Invoicing shouldn't be a problem, especially as this is EU. Translation agencies surely are used to dealing with translators based in other countries. Not sure if you are/plan to be 'legal' - whatever that means may vary from country to country, and I suspect the UK may be more 'lenient' than Spain.

What might cause complications is moving outside the EURO zone; an agency might prefer the transparency of working with a translator in EURO land.





[Edited at 2006-03-17 19:48]

[Edited at 2006-03-17 19:49]


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Angela Dickson  Identity Verified
United Kingdom
Local time: 08:04
French to English
+ ...
partially agree with this Mar 20, 2006


What might cause complications is moving outside the EURO zone; an agency might prefer the transparency of working with a translator in EURO land.


If you possibly can, leave your Spanish bank account open if/when you come back to Britain. I am kicking myself now because I had an account in France when I lived there, several years ago and before I thought of becoming a translator, and closed the account when I came back to the UK. Now I am trying to re-open the account and am unable to do so as I am not resident in France.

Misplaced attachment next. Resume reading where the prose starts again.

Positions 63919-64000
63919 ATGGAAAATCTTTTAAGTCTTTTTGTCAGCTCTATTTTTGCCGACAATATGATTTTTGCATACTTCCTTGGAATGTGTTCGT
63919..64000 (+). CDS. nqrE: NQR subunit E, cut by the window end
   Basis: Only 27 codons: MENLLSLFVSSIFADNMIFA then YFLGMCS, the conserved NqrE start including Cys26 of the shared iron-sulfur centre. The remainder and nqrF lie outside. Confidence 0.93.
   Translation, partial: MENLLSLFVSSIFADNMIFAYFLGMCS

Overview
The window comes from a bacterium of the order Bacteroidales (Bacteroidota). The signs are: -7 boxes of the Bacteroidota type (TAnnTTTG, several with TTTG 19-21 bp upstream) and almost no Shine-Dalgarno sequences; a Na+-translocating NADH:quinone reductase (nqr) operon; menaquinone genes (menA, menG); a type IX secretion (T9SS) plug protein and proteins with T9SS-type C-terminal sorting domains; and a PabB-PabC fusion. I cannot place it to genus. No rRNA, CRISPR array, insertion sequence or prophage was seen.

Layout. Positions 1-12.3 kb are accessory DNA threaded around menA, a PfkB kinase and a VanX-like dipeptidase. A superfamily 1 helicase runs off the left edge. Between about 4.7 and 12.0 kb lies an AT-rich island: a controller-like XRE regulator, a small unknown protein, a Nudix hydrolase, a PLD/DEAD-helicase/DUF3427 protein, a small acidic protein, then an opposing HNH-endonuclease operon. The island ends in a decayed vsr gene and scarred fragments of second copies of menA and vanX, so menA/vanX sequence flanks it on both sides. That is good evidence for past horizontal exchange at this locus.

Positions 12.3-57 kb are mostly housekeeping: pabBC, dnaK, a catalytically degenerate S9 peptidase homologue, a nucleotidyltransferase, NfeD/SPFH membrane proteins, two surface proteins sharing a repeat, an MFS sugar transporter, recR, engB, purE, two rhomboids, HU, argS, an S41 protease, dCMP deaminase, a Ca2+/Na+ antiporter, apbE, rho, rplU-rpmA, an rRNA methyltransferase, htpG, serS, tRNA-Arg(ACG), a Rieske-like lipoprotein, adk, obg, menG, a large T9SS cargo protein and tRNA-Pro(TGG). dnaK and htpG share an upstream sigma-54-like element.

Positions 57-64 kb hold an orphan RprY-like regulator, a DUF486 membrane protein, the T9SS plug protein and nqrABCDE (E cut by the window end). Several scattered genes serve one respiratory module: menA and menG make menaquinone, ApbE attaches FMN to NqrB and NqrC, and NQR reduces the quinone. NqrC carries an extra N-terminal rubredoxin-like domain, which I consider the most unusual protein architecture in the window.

It doesn't seem to be a problem for my eurozone clients to pay me into my UK account, and none have complained about my lack of euro account, but bank charges and exchange rates can be a problem, and would be less of a problem between two euro accounts. So it's more for you than for your clients, really.


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Cristina Golab  Identity Verified
United States
Local time: 03:04
English to Spanish
+ ...
It will be fine Mar 23, 2006

Hi Simon,
I am now in a similar situation. I moved from the United States to U.K over three months ago, and many of my American clients still contact me for jobs.
As one colleague suggested above, do not close your bank account in Spain as this may facilitate invoice payments and transactions for many of the clients and for you. We are so fortunate to have internet, online banking and all these e-features that you may practically run your business from anywhere in the world.


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Simon Bruni  Identity Verified
United Kingdom
Local time: 08:04
Member (2009)
Spanish to English
TOPIC STARTER
thank you all for sharing your experiences Mar 29, 2006

Dear Elisabetta, Ines, Grace, bohy, Lia, Angela and Cristina,

Sorry it has taken me so long to get back to you.

I just wanted to thank you all for sharing your experiences with me, which I have read with great interest. It is reassuring to hear that moving to a different country isn’t necessarily a serious problem for a translator (although there are perhaps some complications!).

Thanks again, Simon